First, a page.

Sunday, March 31, 2013

The Short Tenure Of Artemis As Wonder Woman Is Encapsulated In Wonder Woman The Challenge Of Artemis

The Good: Engaging plot, Much of the artwork
The Bad: Very fractured storytelling/lack of transitions, No real character development
The Basics: The short tenure of Artemis as Wonder Woman is made more problematic by the writing which features very abrupt shifts in the story throughout Wonder Woman: The Challenge Of Artemis.

As a fan of Wonder Woman and Wonder Woman graphic novels, it always pains me when something fails to live up to my expectations. In learning about the larger arcs in Wonder Woman’s story, I was psyched about two phases: her blind phase and the period when Artemis replaced her as Wonder Woman. The blind phase actually managed to live up (for the most part) to my expectations. Unfortunately, her deposed phase, as presented in Wonder Woman: The Challenge Of Artemis, did not.

The fundamental problem with Wonder Woman: The Challenge Of Artemis is that the book feels rushed and like it is trying to fit into too many DC Universe crossover events while still struggling to be its own thing. So, most of Artemis’s story is diluted by Diana fighting Batman villains, most notably the Joker. I know from my Flash Year that the Joker’s attacks using Joker gas was a major event in the DC Universe in the mid-1990s and Wonder Woman: The Challenge Of Artemis is written to fit in with that event. As a result, much of Artemis’s tenure as Wonder Woman is spent without focusing on her character at all. In fact, Artemis has no real character development in the book.

While Artemis fends off the forces of the White Magician, most notably the Chauvanist (a hulking brute of a man whom she easily puts down), Diana starts working to clean up the local mob. Unfortunately, the woman who has inherited the Boston mob decides to employ Poison Ivy, Cheshire, and the Cheetah to stop Diana. The deposed Wonder Woman finds herself in the unenviable position of trying to keep a rival gang boss alive long enough to thwart the supernatural and mundane forces of Julianna Sazia. When she tracks Sazia down and finds her in the company of the Joker, Diana does the unthinkable: apparently blowing the Joker up with his own bomb!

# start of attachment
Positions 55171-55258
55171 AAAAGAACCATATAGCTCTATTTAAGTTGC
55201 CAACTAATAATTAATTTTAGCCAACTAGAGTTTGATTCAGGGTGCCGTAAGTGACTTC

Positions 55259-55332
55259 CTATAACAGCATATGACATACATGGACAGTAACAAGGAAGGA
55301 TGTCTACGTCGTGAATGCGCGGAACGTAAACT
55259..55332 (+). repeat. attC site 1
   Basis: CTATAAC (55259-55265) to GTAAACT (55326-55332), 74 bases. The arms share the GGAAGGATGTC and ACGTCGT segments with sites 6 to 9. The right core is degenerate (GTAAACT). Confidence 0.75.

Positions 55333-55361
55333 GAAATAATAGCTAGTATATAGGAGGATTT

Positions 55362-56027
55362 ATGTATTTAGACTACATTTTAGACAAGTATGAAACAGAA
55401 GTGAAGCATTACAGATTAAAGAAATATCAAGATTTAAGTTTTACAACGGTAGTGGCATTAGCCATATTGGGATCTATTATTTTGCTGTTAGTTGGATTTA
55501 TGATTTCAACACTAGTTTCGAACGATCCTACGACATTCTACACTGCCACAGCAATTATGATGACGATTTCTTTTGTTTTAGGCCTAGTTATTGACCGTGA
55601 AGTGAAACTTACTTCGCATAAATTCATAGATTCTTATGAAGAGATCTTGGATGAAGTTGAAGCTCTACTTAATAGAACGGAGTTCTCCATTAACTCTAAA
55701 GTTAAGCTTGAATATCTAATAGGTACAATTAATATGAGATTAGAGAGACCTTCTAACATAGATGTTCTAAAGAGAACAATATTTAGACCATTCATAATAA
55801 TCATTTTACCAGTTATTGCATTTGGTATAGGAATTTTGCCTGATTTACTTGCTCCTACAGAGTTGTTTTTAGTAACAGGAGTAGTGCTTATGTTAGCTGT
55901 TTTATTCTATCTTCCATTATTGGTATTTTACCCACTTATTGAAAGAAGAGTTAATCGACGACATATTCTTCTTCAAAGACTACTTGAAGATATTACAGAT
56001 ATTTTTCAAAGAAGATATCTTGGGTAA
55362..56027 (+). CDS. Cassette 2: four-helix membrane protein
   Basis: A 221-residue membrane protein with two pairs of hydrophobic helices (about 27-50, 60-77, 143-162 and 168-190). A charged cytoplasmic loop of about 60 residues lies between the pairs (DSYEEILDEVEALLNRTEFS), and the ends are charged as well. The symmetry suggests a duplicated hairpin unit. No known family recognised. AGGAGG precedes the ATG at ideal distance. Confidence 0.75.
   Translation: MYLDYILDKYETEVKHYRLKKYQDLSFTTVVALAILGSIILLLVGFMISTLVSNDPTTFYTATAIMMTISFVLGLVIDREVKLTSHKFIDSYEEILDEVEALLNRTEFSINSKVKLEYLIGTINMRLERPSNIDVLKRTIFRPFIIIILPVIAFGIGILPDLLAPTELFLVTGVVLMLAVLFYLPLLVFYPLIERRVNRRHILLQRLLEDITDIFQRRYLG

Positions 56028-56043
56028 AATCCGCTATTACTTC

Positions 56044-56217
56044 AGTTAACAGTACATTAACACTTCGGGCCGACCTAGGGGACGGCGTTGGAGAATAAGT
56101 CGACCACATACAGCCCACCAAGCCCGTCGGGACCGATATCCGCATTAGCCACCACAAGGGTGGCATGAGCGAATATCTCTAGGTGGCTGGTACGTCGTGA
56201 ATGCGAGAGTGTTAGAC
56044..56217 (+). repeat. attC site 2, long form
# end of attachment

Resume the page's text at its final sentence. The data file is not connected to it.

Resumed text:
That draws the attention of Artemis who moves in to pound Diana and put Sazia down once and for all, which results in Diana returning to Themyscira to confront her mother about why the second contest had to occur at all. In the process, Diana learns a key idea about Circe and she works to find the sorceress in her new, mortal form. But the White Magicians forces are not so easily stopped and he lures Artemis and Diana into a final showdown which will once again change the balance of power between the sisters!

While all of this might sound like it is intriguing and fun, the writing does not support it. One page, Diana is tracking down the White Magician and realizes his latest victim is the Cheetah, the next, she is in the hospital visiting friends. “Oh no, my temporary ally may be dead somewhere at the mercy of a great evil! Eh, I think I’ll take a breather and visit my wounded friend in the hospital.” And once there, she lets loose the whole Circe plotline which seems to pretty much come out of nowhere! Similarly, Artemis in one frame is conversing with two people and in the next she and Diana are kicking the crap out of one another and it is not that the reader is not keeping up, it is that the writer keeps dropping incongruent elements into the frames.

The artwork in Wonder Woman: The Challenge Of Artemis is good. Artemis looks pretty fabulous as Wonder Woman, even if her tenure as the heroine is incredibly underwhelming and underdeveloped. Diana and Artemis have distinctly different looks and until Diana’s namesake enters the book in a dream, all of the characters are instantly clear when reading this volume.

But, for those hoping for Artemis to learn a long, slow lesson or Diana to truly wrestle with not being Wonder Woman, Wonder Woman: The Challenge Of Artemis is a surprising letdown. Artemis is, predictably, arrogant and brutish and Diana seems to be pretty much the same as ever, save that she wears a different costume and does not have the lasso to use.

The end result is that Wonder Woman: The Challenge Of Artemis is a lot of hype for a non-event and serious fans of Wonder Woman are likely to recall this as one of the biggest missed opportunities of the franchise.

For other Wonder Woman volumes in this incarnation of the Amazon Princess, please check out my reviews of:
Gods And Mortals by George Perez
Wonder Woman: Challenge Of The Gods by George Perez
Beauty And The Beasts By George Perez
Destiny Calling By George Perez
The Contest By William Messner-Loebs
Wonder Woman: Lifelines By John Byrne
Paradise Lost By Phil Jimenez
Paradise Found By Phil Jimenez
Down To Earth By Greg Rucka
Eyes Of The Gorgon By Greg Rucka
Land Of The Dead By Greg Rucka
Mission's End By Greg Rucka
The Hiketeia


For other book reviews, please check out my Book Review Index Page for an organized listing!

© 2013 W.L. Swarts. May not be reprinted without permission.
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  1. I think the Joker-crossover you refer to, JOKER'S LAST LAUGH, occurred in the early 00's. Joker's appearance in this storyline is just a simple guest appearance.
    This story also gave Hippolyta some immoral characterization (manipulating an innocent Amazon into fulfilling a deadly fate intended for Diana), although this isn't the first time. Near the end of the Pre-CRISIS Wonder Woman, it was revealed Queen Polly (Blonde this time) did some mindwiping on her daughter for reasons too complicated to explain here. It led to an estrangement that was only healed before everything got retconned.

    1. Thanks for the added info!

      Thanks for reading and thanks for the comments!